Expect a cooler, wetter winter this year
La Nina returns for the third year in a row this winter. Going back to 1950, three consecutive La Ninas occurred only one other time, in the mid-1970s.
La Nina is when sea surface temperatures in the Eastern Pacific tropical waters – the waters west of Peru, are cooler than average. Those cooler waters adjust weather patterns in the tropics and are reflected in the mid-latitudes by adjusting the Pacific storm track.
La Nina winters tend to have the storm track spend more time at our latitude in the Pacific Northwest versus say, California. As a result, our region usually has a cooler and wetter winter season.
A Winter Weather Advisory has already been issued by the National Weather Service (NWS) for the Cascade Mountains between Whatcom and Lewis counties warning of “very difficult travel.”
A couple of inches of heavy, wet snow can be found on Snoqualmie Pass Wednesday morning, with State Route 410 closed Wednesday morning because of drivers losing traction near Crystal Village.
SR410/Chinook Pass & SR123/Cayuse Pass on the east side of @MountRainierNPS are both temporarily closed due to snow. Conditions are being assessed today 10/26. WSDOT updates:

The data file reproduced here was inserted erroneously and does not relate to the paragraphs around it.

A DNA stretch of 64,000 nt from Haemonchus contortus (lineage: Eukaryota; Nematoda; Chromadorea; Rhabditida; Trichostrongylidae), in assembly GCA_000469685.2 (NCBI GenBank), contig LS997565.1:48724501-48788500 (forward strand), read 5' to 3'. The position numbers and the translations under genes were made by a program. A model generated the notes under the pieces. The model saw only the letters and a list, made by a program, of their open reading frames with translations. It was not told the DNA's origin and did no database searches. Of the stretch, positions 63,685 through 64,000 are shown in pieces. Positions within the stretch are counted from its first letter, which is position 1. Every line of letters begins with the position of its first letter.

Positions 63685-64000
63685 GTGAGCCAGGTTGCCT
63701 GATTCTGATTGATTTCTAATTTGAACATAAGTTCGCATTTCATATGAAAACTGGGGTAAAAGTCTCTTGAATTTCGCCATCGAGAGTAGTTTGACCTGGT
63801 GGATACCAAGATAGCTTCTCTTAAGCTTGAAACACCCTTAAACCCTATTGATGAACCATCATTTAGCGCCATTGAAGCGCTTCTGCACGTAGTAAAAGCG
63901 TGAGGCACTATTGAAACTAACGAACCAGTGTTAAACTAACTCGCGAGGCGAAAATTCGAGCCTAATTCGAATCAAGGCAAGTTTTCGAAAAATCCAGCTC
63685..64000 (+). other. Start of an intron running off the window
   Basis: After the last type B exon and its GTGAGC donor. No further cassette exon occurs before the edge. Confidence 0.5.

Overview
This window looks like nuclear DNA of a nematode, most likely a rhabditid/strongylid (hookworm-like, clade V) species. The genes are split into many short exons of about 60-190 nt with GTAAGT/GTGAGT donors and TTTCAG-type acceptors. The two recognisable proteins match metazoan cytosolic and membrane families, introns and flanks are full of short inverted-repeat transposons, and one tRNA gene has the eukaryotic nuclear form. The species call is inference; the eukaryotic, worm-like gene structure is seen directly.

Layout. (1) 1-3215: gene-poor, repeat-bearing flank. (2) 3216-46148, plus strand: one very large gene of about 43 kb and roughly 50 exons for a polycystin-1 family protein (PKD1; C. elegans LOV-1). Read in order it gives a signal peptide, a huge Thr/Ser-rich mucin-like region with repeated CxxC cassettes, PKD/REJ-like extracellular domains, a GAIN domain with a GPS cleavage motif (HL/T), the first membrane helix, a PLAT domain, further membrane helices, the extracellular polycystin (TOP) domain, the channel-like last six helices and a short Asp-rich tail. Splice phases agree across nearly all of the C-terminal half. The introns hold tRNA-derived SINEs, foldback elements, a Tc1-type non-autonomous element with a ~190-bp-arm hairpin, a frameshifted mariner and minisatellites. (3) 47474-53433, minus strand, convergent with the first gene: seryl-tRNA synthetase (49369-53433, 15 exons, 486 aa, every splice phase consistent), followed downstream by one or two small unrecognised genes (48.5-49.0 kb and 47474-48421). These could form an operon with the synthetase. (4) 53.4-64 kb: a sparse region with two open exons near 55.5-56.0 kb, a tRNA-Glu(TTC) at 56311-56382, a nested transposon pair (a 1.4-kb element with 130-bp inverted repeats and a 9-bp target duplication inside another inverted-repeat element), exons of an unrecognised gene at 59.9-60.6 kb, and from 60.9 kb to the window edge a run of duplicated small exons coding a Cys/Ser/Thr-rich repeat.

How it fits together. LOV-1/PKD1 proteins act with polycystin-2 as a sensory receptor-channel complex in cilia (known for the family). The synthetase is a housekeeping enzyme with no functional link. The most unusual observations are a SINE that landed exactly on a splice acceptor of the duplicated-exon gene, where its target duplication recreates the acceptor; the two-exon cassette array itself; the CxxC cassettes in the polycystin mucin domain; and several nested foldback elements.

— MountRainierNPS (@MountRainierNPS) October 26, 2022
The latest seasonal winter weather outlook was recently released by the NWS Climate Prediction Center and it reflects that cooler and wetter trend. The outlook stacks the odds in favor of cooler-than-average temperatures and above-average precipitation during the winter season of December through February.
La Nina winters often result in a healthy mountain snowpack, and that was the case the past two winters with the snowpack exceeding average depths when they peaked in the spring. In addition, La Nina winters also frequently result in lowland snow across Western Washington and that happened the past two winters as well.
La Nina winters can also result in heavy rainfall events and flooding like what happened in Whatcom and Skagit counties last November. Strong damaging wind storms are another potential La Nina by-product.
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